This section is from the "Henley's Twentieth Century Formulas Recipes Processes" encyclopedia, by Norman W. Henley and others.
Dissolve 1 ounce of gum arabic in 6 ounces water, and strain. This is the mucilage. For Black Color use drop black, powdered, and ground with the mucilage to extreme fineness; for Blue, ultramarine is used in the same manner; for Green, emerald green: for White, flake white; for Red, vermilion, lake, or carmine; for Yellow, chrome yellow. When ground too thick they are thinned with a little water. Apply with a small brush.
Triturate together 1 pint pine soot and 2 pints Prussian blue with a little glycerine, then add 3 pints gum arabic and sufficient glycerine to form a thin paste.
The basis of the stencil inks commonly used varies to some extent, some preferring a mixture of pigments with oils, and others a watery shellac basis. The basis:
Shellac............ 2 ounces
Borax............. 1.5 ounces
Water............. 10 ounces
Boil together until 10 ounces of solution is obtained. The coloring:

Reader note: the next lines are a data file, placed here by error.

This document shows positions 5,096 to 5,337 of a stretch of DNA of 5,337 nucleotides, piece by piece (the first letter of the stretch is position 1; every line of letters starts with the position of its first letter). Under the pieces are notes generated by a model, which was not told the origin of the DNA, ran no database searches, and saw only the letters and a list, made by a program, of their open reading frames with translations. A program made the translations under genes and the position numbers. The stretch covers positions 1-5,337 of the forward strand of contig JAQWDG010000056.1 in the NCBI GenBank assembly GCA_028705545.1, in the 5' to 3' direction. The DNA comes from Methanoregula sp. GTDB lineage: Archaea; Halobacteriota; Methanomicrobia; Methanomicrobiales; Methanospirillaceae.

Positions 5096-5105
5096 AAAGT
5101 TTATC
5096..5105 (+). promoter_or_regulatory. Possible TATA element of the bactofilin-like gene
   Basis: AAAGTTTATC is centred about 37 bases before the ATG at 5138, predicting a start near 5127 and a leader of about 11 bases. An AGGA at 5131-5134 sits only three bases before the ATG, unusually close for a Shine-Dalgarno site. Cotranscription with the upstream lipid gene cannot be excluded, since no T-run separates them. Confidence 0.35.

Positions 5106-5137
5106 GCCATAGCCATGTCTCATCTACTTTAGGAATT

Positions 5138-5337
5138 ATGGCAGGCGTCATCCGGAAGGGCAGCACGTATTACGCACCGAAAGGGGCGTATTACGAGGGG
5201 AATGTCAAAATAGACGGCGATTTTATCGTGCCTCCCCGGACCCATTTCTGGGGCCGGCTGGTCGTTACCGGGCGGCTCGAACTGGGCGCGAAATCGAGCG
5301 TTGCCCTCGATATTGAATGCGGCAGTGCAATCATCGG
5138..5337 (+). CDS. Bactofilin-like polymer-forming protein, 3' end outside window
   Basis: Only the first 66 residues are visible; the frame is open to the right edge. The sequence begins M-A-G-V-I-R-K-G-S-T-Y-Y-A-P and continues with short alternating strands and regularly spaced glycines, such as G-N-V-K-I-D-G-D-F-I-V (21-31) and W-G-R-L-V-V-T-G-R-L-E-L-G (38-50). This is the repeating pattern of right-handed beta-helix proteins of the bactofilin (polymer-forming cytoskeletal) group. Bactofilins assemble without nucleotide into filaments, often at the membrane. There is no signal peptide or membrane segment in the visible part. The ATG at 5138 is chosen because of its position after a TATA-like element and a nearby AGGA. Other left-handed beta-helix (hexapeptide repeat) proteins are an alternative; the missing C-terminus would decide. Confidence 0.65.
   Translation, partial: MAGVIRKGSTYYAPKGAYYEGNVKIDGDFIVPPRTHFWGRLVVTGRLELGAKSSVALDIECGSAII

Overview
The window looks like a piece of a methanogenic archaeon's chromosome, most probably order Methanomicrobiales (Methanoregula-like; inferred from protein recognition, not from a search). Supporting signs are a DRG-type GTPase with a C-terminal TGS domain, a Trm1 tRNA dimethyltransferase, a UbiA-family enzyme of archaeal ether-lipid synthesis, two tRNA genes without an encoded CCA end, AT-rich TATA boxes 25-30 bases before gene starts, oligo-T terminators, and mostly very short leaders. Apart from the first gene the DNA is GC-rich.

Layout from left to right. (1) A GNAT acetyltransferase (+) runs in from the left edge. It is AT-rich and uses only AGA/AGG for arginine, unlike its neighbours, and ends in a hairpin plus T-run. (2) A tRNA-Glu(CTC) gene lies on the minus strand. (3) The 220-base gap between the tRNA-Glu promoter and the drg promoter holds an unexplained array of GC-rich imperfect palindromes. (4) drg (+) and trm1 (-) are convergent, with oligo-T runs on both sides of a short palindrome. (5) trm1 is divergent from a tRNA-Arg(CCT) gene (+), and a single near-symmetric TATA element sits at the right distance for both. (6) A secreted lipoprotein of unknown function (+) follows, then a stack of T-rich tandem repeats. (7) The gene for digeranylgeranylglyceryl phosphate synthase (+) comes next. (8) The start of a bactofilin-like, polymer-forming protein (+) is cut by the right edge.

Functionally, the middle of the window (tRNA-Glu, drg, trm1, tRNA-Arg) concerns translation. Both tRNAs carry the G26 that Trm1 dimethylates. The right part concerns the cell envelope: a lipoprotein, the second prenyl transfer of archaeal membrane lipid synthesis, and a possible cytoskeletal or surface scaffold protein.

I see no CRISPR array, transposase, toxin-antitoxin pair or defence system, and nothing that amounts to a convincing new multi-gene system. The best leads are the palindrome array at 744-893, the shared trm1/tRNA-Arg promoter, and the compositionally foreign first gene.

Prussian blue...... 1 ounce
China clay......... 0.5 ounce
Powdered acacia. .. 0.5 ounce Mix thoroughly and gradually incorporate the shellac solution.
Prussian blue...... 2 ounces
Lampblack........ 1 ounce
Gum arabic........ 3 ounces
Triturate together the dry powders and then make into a suitable paste with glycerine.
Varnish such as is used for ordinary printing ink, 1 pound; black sulphuret of mercury, 1 pound; nitrate of silver, 1 ounce; sulphate of iron, 1 ounce; lampblack, 2 tablespoonfuls. Grind all well together; thin with spirits turpentine as desired.
Sulphate of manganese, 2 parts; lampblack, 1 part; sugar, 4 parts; all in fine powder and triturated to a paste in a little water.
Nitrate of silver, 1/4 ounce; water, 3/4 ounce. Dissolve, add as much of the strongest liquor of ammonia as will dissolve the precipitate formed on its first addition. Then add of mucilage, 1.5 drachms, and a little sap green, syrup of buckthorn, or finely powdered indigo, to color. This turns black on being held near the fire, or touched with a hot iron.